A good friend of mine works as a cell tower auditor and has been for a few years now. He got the job through one of his friends and I myself have been trying to get hired through him and his girlfriend (they are partners) with the same company. What advice does anyone have to help me better my chances at getting on quicker? I’ve taken the first aid/cpr/aed certification class through Red Cross. I bought the Comtrain Tower Rescue and Safety book to study for when I take the class. I even had his GF send me a copy of the 502 checklist form that they use for every tower and have been studying that for a couple months now. I have 8 years of rock climbing experience. My current job I use a certain hand held GPS device outdoors all year in all weather conditions. I’m no stranger to being out in 20 degrees for 8 hrs or 100 degrees for 8 hrs. I guess I’m just stumped because at my current job I trained him back in early 2010 and then he leaves to go climb towers. We both rock climbed together nearly everyday and weekend up until he left and I just don’t know how he got it so fast. Anyway, great interview and I hope one day I can say to those who ask, I climb cell towers and love every minute of it.
Whatever path of entry new interpreters and translators pursue, they should develop mentoring relationships with experienced workers in the field to build their skills and confidence and to establish and expand a network of contacts. Mentoring may be formal, such as that received through a professional association, or informal, such as that engaged in with a coworker or an acquaintance who has experience as an interpreter or translator. Both the American Translators Association and the Registry of Interpreters for the Deaf offer formal mentoring programs.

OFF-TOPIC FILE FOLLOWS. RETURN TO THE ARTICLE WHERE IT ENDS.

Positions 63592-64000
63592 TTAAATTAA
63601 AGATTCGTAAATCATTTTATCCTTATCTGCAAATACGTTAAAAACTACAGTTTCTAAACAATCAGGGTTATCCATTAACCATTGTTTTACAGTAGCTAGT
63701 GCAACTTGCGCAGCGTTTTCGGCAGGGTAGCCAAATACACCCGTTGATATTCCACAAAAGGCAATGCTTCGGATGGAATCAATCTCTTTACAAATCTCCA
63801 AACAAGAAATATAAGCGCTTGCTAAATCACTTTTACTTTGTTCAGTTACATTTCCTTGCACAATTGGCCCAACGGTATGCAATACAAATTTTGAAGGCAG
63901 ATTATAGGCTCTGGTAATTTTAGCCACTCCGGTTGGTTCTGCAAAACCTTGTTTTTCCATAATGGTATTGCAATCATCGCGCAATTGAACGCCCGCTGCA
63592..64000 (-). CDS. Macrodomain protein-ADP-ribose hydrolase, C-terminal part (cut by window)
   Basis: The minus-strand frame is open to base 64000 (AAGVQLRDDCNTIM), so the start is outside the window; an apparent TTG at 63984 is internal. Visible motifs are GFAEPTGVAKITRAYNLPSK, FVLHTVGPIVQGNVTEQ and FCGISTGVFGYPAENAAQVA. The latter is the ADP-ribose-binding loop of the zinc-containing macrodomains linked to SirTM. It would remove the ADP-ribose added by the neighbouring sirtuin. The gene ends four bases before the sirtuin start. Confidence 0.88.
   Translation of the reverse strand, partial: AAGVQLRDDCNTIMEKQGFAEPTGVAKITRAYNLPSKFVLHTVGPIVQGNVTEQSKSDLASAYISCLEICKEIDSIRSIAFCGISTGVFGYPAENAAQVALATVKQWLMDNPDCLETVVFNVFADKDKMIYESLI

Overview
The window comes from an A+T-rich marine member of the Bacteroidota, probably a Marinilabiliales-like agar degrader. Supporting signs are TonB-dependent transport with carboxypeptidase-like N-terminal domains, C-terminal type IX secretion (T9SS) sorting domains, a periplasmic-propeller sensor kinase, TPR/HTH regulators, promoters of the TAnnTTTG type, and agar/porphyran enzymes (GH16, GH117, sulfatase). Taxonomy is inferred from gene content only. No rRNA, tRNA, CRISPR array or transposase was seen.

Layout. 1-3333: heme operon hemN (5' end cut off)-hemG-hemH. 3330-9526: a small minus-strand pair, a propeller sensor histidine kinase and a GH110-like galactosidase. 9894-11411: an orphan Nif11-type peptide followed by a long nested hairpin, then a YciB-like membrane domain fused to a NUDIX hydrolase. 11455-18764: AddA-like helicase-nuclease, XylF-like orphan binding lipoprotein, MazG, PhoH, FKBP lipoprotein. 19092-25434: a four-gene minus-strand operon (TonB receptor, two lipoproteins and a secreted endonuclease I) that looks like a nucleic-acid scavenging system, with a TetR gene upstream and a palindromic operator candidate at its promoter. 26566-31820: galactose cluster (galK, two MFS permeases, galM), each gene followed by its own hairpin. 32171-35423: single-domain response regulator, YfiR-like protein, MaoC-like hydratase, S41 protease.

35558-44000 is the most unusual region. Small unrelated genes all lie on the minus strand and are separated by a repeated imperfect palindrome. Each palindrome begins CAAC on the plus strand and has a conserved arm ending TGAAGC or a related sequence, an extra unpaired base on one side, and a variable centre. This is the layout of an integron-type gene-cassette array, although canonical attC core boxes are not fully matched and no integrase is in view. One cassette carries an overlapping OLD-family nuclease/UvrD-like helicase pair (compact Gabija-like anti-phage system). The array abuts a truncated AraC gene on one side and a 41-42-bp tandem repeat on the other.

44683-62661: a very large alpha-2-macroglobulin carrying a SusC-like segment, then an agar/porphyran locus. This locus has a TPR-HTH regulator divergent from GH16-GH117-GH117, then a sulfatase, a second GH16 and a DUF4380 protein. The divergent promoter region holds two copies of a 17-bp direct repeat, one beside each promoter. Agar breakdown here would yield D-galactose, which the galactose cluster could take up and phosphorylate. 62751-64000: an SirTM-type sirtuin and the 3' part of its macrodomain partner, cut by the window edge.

Why does a gender pay gap still persist? In our 2013 survey , women were more likely to say they had taken breaks from their careers to care for their family. These types of interruptions can have an impact on long-term earnings. Roughly four-in-ten mothers said that at some point in their work life they had taken a significant amount of time off (39%) or reduced their work hours (42%) to care for a child or other family member. Roughly a quarter (27%) said they had quit work altogether to take care of these familial responsibilities. Fewer men said the same. For example, just 24% of fathers said they had taken a significant amount of time off to care for a child or other family member.